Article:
Someone asked me how my blog and newspaper column came to be titled "Bleachers Brew". It's like this, it's an amalgam of sorts of two things: The bleachers area in the stadium/arena where I used to sit when I would watch baseball, football, and basketball games and Miles Davis' great jazz album Bitches Brew. That's how it got culled together. I originally planned on calling it "The View from the Big Chair" that is a nod to Tears For Fear's second album, Songs from the Big Chair. So there.

Monday, September 14, 2015

Two minutes from glory

What follows is the prologue that I wrote from the book: The NU Champions! The story of the National University Bulldogs' incredible season. The book just came out. Unfortunately, this isn't going to be on the shelves. It will be given away to corporate friends, sponsors, school officials and alumni, and of course, the basketball team.

Prologue: Two minutes from glory
by rick olivares

October 16, 2014
Smart Araneta Coliseum

With a little over two minutes to play in Game Three of the Finals of the UAAP Season 77 Men’s Basketball Tournament, Glenn Khobuntin, oozing with supreme confidence, hit a basket to give the National University Bulldogs a 70-54 lead. The Smart Araneta Coliseum, bursting with 25,138 fans, rocked from the huge roar let out by those in Bulldogs’ blue.

Far Eastern University Tamaraws head coach Nash Racela called for a time-out as his team was in desperate need of some quick baskets and even quicker stops.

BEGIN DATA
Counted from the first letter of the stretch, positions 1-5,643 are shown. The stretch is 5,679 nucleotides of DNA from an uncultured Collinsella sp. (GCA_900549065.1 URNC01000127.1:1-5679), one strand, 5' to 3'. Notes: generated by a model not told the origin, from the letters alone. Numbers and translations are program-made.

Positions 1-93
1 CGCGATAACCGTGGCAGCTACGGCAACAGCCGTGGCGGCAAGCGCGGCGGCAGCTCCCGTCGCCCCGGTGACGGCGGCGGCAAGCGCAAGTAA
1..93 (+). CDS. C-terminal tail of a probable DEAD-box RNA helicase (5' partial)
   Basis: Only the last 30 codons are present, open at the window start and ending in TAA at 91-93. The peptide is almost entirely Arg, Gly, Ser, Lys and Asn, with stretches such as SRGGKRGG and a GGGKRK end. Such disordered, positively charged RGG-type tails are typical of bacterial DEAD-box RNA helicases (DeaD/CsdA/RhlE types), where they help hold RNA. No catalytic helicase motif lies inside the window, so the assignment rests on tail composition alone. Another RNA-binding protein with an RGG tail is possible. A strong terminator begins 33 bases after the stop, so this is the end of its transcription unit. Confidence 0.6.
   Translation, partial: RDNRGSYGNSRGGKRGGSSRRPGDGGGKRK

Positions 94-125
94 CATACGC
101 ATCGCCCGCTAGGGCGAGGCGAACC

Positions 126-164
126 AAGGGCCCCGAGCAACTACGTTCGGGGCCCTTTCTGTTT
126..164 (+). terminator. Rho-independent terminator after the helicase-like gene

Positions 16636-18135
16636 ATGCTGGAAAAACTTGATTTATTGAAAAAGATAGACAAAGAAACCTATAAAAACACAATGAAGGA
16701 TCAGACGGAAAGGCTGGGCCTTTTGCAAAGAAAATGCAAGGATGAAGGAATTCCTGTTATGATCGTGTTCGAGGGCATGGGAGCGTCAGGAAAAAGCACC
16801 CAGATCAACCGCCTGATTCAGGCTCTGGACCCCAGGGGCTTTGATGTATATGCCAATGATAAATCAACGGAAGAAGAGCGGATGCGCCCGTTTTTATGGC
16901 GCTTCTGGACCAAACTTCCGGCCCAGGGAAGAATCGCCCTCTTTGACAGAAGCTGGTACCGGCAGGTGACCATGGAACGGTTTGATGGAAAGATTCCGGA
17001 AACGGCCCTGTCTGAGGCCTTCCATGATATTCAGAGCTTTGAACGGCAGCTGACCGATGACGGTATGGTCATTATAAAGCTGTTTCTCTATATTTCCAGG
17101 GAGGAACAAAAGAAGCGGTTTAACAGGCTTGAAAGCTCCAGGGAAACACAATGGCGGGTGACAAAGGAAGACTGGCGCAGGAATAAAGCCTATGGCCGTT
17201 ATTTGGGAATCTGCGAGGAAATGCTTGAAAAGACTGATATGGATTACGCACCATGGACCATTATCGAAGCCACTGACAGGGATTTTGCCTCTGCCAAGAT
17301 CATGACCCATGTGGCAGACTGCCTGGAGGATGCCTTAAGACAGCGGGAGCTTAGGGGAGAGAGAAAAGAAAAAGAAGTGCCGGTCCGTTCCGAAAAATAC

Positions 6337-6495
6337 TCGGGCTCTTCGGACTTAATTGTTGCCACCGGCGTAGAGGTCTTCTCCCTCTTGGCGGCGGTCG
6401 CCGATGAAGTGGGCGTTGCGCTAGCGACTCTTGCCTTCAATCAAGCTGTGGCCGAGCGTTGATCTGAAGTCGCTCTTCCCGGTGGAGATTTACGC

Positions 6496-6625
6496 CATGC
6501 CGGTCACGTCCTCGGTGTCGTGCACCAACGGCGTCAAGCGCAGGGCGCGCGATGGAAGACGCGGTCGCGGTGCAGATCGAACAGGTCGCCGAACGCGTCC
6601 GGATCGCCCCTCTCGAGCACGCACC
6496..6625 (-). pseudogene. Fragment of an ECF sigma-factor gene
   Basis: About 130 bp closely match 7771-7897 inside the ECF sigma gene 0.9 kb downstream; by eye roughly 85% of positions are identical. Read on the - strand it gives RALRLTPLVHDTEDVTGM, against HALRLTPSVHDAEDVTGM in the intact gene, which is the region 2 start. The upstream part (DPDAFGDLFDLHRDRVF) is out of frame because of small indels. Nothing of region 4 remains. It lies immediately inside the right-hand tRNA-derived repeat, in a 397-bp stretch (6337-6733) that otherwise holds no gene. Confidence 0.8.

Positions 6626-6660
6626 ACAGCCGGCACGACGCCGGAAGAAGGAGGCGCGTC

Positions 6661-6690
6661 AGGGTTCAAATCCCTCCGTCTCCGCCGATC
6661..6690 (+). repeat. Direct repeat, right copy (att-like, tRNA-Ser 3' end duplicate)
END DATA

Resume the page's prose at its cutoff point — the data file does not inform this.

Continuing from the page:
Over at the NU bench, Racela’s counterpart, Eric Altamirano, knelt down and looked his team in the eye. “Hindi pa tapos ‘to. No letup on defense,” he barked. “We have to challenge every shot but we also have to be careful with our fouls. No fouls, especially in the act of shooting. We do not want to give them bonus points from the free throw line.”

“Coach,” calmly interjected first year Cameroonian center Alfred Aroga. “We got this.”

Altamirano paid no attention to Aroga even if his team was backstopped by a 16-point lead with only 136 seconds left in the game. 

“Deny Mike Tolomia the ball…” the head coach continued with his plethora of reminders.

“Coach,” respectfully intoned point guard Gelo Alolino, who repeated Aroga’s words. “We got this.”

Altamirano paused, looked them in the eye, and nodded.

On the cusp of his first major championship since 1998, when Altamirano guided the Mobiline Phone Pals to the Philippine Basketball Association Centennial Cup, the soft-spoken coach couldn’t remember that win or the championship he guided Purefoods to in the 1997 All-Filipino tourney. Nor could he think of the 1986 UAAP men’s crown he won while playing for the University of the Philippines.